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segunda-feira, 2 de julho de 2012

Papel-Metal, e Instructables

Só agora reparei que podem comprar 16 metros disto por 29,99 Libras, o que é muito bom!
Um Material que se dobra e molda como uma mistura de papel, metal e plástico!

Metal Paper
[MET 004]
Based on 0.02mm gauge aluminium foil with a matt black polymer coating both sides, it feels and behaves like a metal/paper/plastic hybrid ! The material, which comes from Hollywood in the US, originated in the film industry where it’s used for instant adjustments for spotlights.
But it clearly has hundreds of others including: • Modelling metal structures (it crumples and behaves to scale)
• Making actual models – e.g., the metal equivalent of paper planes
• Protoyping torches and lamps (it is heat resistant)
• Solar heating equipment (it has excellent heat absorption and can literally be wrapped around heat exchanger pipes etc).
• Pin hole cameras and similar optical applications
• Jewellery
The roll is 300mm wide and approximately 16metres in length giving a massive total area of approximately 5 square metres.

Quanto aos Instructables, começamos por este, que vos transforma os Smart Phones em Osciloscópios bastante completos, usando este Circuito pré-amplificador, que vos proteje os Telelés:

A Preamplifier for Smartphone Oscilloscopes

By chipstein

I am a certified oscilloscope nut, who owns more of them than he needs and is always looking for another one. So when I learned that cheap scope and frequency analysis programs are available for smartphones I was smitten.  Unfortunately, the practical utility of the software by itself is limited. A pair of alligator clips connected to the audio jack will handle only a small range of low-voltage and low-impedance signals, could inject voltage from the phone into the external circuit, and might carry a risk of frying the phone.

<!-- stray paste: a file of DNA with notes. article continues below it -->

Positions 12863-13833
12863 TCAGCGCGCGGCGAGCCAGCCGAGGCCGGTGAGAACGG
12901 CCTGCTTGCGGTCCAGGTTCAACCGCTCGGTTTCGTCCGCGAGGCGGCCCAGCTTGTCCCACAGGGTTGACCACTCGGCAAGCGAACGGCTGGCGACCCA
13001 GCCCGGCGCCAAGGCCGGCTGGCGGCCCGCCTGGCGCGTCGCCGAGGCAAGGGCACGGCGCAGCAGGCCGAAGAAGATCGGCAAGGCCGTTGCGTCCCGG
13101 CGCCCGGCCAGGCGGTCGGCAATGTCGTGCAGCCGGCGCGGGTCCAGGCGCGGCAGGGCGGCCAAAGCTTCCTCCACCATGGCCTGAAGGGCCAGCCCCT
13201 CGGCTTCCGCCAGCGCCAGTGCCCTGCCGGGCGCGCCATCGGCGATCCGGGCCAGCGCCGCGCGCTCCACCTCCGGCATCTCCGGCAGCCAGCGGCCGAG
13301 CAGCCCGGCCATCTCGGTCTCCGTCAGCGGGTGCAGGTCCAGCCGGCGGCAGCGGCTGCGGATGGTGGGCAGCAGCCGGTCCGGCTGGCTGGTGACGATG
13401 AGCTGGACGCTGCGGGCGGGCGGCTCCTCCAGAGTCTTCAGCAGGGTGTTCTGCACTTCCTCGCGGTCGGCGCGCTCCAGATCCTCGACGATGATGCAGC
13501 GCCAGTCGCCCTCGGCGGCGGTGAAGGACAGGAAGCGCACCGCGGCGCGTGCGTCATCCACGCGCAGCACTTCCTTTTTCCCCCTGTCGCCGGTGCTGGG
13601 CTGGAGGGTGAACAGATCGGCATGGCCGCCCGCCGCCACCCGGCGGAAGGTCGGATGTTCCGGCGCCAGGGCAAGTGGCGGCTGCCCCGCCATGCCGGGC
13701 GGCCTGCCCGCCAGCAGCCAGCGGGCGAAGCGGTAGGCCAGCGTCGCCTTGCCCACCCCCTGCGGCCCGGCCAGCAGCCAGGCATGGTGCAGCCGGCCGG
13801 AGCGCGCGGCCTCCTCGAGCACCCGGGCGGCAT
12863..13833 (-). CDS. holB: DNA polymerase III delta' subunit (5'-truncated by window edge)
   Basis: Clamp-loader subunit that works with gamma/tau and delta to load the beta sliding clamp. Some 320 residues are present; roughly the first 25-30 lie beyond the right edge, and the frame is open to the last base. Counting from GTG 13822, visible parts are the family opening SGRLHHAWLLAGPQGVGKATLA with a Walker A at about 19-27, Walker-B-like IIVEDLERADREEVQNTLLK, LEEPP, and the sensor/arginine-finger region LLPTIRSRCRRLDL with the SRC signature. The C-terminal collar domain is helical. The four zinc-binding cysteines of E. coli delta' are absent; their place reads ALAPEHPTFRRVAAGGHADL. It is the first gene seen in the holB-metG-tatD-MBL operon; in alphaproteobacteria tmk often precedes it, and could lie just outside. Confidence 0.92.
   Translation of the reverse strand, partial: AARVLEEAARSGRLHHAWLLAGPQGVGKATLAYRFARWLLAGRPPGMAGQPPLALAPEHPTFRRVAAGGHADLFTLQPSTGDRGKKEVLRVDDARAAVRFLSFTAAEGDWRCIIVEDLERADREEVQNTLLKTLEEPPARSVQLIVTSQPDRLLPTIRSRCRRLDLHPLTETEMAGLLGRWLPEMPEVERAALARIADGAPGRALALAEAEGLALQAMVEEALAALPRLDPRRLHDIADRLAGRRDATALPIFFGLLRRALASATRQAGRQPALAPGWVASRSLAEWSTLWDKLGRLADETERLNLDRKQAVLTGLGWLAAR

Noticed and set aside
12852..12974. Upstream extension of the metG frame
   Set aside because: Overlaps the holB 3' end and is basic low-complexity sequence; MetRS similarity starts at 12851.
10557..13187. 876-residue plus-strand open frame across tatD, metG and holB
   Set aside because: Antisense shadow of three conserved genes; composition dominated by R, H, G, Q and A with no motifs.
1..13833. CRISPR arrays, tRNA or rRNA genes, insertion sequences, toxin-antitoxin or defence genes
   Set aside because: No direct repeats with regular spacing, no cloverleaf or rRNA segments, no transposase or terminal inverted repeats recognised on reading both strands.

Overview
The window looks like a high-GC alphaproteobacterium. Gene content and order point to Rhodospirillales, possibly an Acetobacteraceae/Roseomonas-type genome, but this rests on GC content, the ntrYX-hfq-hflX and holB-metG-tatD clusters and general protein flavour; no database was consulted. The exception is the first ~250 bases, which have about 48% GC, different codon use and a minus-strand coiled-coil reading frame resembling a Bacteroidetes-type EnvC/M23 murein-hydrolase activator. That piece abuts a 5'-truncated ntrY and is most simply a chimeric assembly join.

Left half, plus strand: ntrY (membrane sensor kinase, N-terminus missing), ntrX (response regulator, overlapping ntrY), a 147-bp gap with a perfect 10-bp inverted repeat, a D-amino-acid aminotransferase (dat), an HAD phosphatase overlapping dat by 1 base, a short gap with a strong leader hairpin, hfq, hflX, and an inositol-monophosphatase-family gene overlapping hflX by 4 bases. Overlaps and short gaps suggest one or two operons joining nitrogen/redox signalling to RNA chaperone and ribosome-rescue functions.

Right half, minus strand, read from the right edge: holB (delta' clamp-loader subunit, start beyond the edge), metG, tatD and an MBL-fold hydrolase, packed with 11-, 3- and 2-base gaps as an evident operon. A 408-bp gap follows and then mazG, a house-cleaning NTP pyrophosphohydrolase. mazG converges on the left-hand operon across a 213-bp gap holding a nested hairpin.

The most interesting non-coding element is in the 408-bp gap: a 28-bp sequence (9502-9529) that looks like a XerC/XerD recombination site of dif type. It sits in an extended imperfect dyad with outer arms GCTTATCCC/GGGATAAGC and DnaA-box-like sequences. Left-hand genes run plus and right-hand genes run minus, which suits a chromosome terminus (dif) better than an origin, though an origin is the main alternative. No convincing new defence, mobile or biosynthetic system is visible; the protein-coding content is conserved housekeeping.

This Instructable describes a preamplifier circuit for making smartphone scopes more versatile, more useful, and highly resistant to accidentally transferring lethal voltages into your audio jack.

Continuamos no Muito Bom, com esta Dica que vai fazer muito Engenhoca muito feliz, como imprimir no Makerbot, direitinho que nem uma régua!

100% Warp-Free MakerBot 3D Printing 

I love MakerBot and I love Bre, and I think he and his team have done an amazing service to the world.

Recently, I purchased five MakerBots (actually Thing-O-Matics, factory-assembled and tested), which was one for each our current TechShop locations (Menlo Park CA, Raleigh Durham NC, San Francisco CA, San Jose CA, and Detroit MI).  I also picked up a Replicator for myself.  Research, you know.  ;)

After becoming very frustrated with ABS plastic objects warping when the bottom corners would pull loose from the build platform, I started searching for a new solution.  No matter what I tried, including using raft versus no raft, increasing the temperature of the HBP (heated build platform), cleaning the Kapton tape with acetone, putting shields around the openings in the MakerBot's housing to keep the heat in, increasing and decreasing the nozzle temperature, nothing would make the object or even the raft pop loose and lift up on the corners.  This happened with all six of the MakerBot variants that I had access to.

Previous solutions that have been created by others and adopted as supposed solutions included the HBP (heated build platform) which comes standard on all late-model Thing-O-Matics and Replicators, Kapton tape on the build platform, using a glass sheet, creating a vacuum table, using painters tape and other tapes, and countless other ideas.  But none of these seem to work.

So I thought of my own solution.

E para rematar, um Instructable que vai justificar às vossas Patroas as horas que passam à volta do Arduino, como clonar os vossos Controles remotos!

Clone a Remote with Arduino


I recently needed to use the Arduino to control a stereo system, so rather than hack open the remote and wire into it, I decided to simply clone the signal. This was incredibly easy to do. Basically, I read the signal from the remote with a 38mhz receiver, and then played it back with an IR LED.

Aconselho-vos a verem quem são este Bacanos, têem todos histórias fascinantes, como este último que escreveu um Livro sobre 62 coisas que fazer com um Computador morto!

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